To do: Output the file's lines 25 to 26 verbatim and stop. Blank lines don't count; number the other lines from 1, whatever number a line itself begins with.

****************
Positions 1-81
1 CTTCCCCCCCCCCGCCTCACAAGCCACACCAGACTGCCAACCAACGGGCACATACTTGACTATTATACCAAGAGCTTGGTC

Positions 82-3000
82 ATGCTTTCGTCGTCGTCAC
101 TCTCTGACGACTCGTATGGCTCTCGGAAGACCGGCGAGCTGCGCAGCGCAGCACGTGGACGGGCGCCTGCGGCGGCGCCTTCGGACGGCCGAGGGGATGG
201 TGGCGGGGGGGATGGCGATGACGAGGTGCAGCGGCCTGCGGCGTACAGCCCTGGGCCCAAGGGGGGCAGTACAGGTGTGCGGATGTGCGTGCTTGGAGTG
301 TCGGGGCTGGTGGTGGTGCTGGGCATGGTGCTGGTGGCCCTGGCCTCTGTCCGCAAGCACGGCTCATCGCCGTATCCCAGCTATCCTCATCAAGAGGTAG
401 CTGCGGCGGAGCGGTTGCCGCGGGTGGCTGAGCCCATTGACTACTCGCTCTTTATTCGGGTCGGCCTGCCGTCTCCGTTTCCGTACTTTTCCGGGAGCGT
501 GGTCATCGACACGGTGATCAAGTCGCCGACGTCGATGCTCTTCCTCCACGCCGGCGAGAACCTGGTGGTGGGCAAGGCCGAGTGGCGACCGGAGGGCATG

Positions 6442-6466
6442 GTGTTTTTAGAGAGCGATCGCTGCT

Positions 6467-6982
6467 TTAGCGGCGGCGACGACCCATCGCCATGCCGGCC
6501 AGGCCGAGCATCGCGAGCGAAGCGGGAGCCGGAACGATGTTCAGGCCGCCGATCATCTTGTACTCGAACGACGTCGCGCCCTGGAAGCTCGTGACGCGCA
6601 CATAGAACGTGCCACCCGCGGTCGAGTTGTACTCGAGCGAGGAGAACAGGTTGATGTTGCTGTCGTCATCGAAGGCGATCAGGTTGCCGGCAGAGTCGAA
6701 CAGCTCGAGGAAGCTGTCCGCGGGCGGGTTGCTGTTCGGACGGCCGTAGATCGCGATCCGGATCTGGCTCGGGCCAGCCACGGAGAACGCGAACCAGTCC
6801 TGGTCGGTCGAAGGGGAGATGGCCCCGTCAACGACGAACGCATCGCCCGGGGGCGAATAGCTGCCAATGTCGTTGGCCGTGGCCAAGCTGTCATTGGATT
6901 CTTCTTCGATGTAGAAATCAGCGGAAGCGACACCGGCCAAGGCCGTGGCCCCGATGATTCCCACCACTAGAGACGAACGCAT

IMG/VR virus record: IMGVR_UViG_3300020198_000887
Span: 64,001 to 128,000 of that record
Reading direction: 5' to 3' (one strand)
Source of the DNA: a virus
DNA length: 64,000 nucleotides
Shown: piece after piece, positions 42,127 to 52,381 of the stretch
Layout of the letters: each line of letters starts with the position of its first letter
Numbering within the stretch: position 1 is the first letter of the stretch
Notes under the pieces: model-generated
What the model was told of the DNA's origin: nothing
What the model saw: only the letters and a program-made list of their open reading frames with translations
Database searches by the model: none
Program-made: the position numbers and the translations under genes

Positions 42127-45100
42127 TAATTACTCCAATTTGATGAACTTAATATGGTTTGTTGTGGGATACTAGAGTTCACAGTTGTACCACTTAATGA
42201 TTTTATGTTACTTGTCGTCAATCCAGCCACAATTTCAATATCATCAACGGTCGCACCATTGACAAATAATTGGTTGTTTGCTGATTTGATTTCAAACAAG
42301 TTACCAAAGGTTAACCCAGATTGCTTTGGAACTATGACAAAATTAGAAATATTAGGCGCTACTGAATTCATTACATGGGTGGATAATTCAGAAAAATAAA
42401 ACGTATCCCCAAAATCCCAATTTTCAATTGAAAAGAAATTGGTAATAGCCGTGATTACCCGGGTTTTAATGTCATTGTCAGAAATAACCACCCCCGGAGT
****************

Layout of the letters: each line of letters starts with the position of its first letter
Numbering within the stretch: position 1 is the first letter of the stretch